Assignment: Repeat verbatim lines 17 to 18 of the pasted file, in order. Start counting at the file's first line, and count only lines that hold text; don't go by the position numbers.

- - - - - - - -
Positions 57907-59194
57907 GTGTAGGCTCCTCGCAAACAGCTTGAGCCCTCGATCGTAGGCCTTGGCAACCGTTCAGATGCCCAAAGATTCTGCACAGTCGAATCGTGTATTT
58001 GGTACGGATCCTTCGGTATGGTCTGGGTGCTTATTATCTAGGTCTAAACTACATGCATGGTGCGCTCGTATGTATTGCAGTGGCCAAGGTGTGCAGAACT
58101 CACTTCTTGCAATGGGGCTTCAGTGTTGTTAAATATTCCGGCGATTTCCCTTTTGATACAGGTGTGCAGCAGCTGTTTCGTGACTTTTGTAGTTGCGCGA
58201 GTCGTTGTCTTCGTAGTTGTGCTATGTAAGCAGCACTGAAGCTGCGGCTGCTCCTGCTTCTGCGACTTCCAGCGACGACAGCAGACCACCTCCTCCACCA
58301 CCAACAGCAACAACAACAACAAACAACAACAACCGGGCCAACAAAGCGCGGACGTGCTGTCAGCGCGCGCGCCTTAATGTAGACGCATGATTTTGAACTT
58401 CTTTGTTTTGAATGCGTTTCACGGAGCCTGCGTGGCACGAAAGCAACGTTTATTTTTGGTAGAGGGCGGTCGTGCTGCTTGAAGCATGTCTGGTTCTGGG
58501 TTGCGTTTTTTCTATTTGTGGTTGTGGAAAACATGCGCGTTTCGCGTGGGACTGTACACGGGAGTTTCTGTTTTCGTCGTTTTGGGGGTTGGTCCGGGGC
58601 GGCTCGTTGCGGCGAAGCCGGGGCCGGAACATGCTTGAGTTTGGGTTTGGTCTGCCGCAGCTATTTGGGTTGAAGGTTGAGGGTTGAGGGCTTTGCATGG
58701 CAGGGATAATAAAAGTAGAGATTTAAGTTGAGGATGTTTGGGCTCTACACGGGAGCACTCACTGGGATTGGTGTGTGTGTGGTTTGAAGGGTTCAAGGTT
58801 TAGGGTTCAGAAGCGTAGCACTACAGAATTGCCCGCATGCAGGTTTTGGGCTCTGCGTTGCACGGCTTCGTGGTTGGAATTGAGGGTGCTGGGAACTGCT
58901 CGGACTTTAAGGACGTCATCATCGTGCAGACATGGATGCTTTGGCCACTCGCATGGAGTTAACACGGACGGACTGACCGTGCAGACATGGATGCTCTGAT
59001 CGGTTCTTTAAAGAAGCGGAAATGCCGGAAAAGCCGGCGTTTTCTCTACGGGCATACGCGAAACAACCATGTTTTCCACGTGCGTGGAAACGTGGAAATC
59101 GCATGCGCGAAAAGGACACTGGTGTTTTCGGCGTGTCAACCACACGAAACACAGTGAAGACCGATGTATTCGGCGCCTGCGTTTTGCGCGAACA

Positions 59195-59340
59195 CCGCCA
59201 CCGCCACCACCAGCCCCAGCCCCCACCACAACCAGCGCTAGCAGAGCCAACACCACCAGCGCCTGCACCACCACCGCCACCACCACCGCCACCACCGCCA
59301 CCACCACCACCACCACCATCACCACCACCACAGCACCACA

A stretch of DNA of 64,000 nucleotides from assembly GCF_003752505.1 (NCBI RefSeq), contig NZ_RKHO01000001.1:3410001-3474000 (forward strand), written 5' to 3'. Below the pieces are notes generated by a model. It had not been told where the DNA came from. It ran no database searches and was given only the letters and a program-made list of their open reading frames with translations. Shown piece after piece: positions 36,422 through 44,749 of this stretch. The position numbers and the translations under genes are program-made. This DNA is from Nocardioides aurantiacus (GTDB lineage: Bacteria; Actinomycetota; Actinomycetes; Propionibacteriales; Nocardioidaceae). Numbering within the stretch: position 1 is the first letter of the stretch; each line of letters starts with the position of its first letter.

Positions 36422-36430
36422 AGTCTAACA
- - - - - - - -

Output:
59201 CCGCCACCACCAGCCCCAGCCCCCACCACAACCAGCGCTAGCAGAGCCAACACCACCAGCGCCTGCACCACCACCGCCACCACCACCGCCACCACCGCCA
59301 CCACCACCACCACCACCATCACCACCACCACAGCACCACA